Cadet Utz, carrying a clipboard and pacing smartly, was quick to notice two "rats" of Charlie Company as they glanced at each other.
"You don't look around unless I tell you to look around!" Utz's voice boomed above all others in this small courtyard outside the barracks at the Virginia Military Institute. "Don't look around!"
The time-honored ritual of harassing the school's plebe class, known as rats, had begun anew. It was the response from the rats that broke boundaries:
For the first time since the founding of VMI in 1839, two women joined the ranks of the "cadre," the elite group of cadets who have earned the privilege of training and brow-beating the incoming class.
Although an inevitable result of the assimilation of women that began here in 1997, it marked the first time that women were in charge of disciplining other students, putting them in a position to yell at both men and women, and be obeyed.
"I don't think women should be on the cadre simply to put women on the cadre," said Mia Utz, a 22-year-old junior from Pioche, Nev. "I don't think that the rats are thinking about the fact that I'm a woman. They're thinking that I'm an upperclassman and I'm getting in their faces."
The rats, who received their uniforms and hustled through several drills today, are instructed not to speak with reporters during their months-long training period. Heidi Mason, 19, of Winnetka, Calif., a sophomore who joined Utz on the cadre, declined to speak with the press.
With Utz and Mason joining the cadre, yet another invisible barrier for women at VMI fell. Their rise to leadership positions comes three years after women entered VMI, when the Supreme Court ordered that the school, as a public institution, allow women into its ranks.
Since the first 30 women entered the school in the summer of 1997, an additional 62 women have joined the Rat Line, including 28 who began today. VMI officials have said that women and men are treated equally, and Maj. Gen. Josiah Bunting III, the school's superintendent, says that standards have toughened, if anything, since women arrived on campus.
"What we are beginning to see is a certain type of young woman who is attracted to VMI," Bunting said. "They are young women who have something to prove to themselves and to their friends. They want to take the road less traveled and flourish in a system that measures success in many different ways, not just in academics. People are very conscious of what changes are made at VMI, and they are very conscious of their obligation to make sure nothing does change."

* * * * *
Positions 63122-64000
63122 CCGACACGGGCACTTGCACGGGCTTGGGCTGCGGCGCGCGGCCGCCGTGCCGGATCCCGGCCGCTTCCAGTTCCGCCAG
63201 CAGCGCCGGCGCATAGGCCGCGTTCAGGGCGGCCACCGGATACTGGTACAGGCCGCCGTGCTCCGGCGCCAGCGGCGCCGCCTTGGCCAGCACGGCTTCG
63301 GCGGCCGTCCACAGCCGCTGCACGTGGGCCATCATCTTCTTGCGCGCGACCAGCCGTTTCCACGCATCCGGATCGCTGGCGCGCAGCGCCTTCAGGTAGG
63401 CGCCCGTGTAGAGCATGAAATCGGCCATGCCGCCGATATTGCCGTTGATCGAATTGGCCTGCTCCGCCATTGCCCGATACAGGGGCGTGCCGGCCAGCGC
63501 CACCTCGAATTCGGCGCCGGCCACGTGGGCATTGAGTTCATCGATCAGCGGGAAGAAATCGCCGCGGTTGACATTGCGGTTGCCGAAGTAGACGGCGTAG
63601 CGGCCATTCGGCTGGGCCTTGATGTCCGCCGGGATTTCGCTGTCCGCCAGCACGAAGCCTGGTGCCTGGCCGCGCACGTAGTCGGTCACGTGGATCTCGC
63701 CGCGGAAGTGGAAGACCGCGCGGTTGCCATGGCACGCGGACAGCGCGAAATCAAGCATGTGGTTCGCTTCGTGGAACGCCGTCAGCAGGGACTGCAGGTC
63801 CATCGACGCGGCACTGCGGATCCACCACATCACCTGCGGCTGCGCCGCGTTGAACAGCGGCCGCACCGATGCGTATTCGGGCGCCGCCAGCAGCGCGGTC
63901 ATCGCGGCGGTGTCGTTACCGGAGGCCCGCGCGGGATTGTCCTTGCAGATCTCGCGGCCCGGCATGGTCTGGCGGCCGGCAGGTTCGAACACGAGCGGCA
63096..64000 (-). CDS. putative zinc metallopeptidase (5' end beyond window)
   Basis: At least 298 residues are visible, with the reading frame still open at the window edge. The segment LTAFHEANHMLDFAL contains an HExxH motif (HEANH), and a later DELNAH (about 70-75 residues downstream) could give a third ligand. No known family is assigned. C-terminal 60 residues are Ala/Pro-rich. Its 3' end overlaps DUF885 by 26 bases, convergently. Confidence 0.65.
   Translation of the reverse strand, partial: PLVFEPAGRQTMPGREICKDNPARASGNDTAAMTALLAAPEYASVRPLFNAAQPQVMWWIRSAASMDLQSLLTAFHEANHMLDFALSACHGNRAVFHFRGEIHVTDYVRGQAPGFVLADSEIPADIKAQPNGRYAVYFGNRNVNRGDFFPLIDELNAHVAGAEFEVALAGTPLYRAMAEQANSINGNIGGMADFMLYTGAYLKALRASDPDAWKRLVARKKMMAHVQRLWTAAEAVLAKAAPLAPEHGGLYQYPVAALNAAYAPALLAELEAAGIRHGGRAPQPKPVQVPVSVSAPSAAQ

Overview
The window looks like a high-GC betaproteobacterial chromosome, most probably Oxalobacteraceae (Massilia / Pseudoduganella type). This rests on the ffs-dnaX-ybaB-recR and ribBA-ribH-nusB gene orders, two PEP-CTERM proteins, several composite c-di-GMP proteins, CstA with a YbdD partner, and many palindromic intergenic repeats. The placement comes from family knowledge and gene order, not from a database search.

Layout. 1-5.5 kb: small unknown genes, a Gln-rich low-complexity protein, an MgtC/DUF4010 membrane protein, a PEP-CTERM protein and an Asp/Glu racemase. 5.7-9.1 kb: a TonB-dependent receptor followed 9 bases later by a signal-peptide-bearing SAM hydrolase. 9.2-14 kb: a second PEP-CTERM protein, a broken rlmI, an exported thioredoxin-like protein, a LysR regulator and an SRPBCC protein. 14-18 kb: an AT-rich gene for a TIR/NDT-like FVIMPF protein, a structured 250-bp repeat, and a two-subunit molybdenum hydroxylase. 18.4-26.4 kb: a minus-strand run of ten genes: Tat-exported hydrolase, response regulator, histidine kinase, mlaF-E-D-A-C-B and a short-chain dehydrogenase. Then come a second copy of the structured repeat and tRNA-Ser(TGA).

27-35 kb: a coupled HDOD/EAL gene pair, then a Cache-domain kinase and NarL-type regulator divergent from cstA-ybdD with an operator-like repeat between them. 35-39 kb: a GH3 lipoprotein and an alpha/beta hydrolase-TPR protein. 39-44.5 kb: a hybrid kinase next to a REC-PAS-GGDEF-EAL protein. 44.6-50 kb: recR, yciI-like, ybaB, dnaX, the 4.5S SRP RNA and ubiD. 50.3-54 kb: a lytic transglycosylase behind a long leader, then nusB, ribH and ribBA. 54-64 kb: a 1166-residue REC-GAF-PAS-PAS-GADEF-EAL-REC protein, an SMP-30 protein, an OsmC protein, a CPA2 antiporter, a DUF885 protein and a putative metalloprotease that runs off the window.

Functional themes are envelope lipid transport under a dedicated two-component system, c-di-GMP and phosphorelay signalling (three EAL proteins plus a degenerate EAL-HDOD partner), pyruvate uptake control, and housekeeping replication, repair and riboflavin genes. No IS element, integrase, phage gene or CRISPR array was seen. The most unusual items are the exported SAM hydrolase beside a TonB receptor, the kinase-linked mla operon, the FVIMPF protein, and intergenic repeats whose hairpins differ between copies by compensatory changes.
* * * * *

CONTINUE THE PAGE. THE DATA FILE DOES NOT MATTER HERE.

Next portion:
The journey has not been entirely smooth. After a six-year fight against assimilation, VMI has had growing pains in dealing with a corps composed of both sexes, a fact that VMI officials say is endemic to putting college-aged men and women in close contact. Sex is forbidden in barracks, and cadets may not date cadets of other ranks. There have been at least two major incidents of sexual misconduct on the campus. One of those cases involved a high-ranking student who was allegedly using his position on the school's Honor Court to force female cadets into sex.
That case, which led to the permanent expulsion of a male cadet who was slated to fill the top leadership position of Regimental Commander of the Corps, was discovered days before the first two women graduated from VMI last spring. The allegations of sexual harassment were exactly what many officials feared would arise out of assimilation, but Bunting championed the fact that wrongdoing was dealt with swiftly.
Mike Strickler, a VMI spokesman, said assimilation has gone "better than we could have expected," adding that no one anticipated that it would be free of problems.
"You are going to have some bumps in the road, and we have seen some bumps there," Strickler said. "But I have to give credit to the cadets because they have made this work and have come together to make it better. And the women haven't been coming here to change VMI; they are coming here to accept VMI on its terms."
Utz, who transferred from a military institute in Nevada to become a member of the VMI Class of 2001, said she has enjoyed the tight military attitude of VMI. Although hinting that assimilation has not been perfect, she said there has not been enough time to evaluate its effectiveness.
"Even in the real military, where they have had women for a lot longer than VMI, you see the same problems," Utz said. "I don't think that three years is enough to form a complete and seamless evaluation. It's slowly but surely making its way toward success."
Price Lykins, 20, a junior from Memphis, watched Utz deal with the rats. Seeing women harass the plebes will take some getting used to, he said. Lykins, also a member of the Class of 2001, is glad that he never had women yelling at him.
"I've seen them be just as intimidating as anyone else," Lykins said, a smile creeping onto his face. "In a way, I'm glad it never happened to me. This is the first time we're hearing them yell, 'Yes, Ma'am,' and that would definitely throw me off."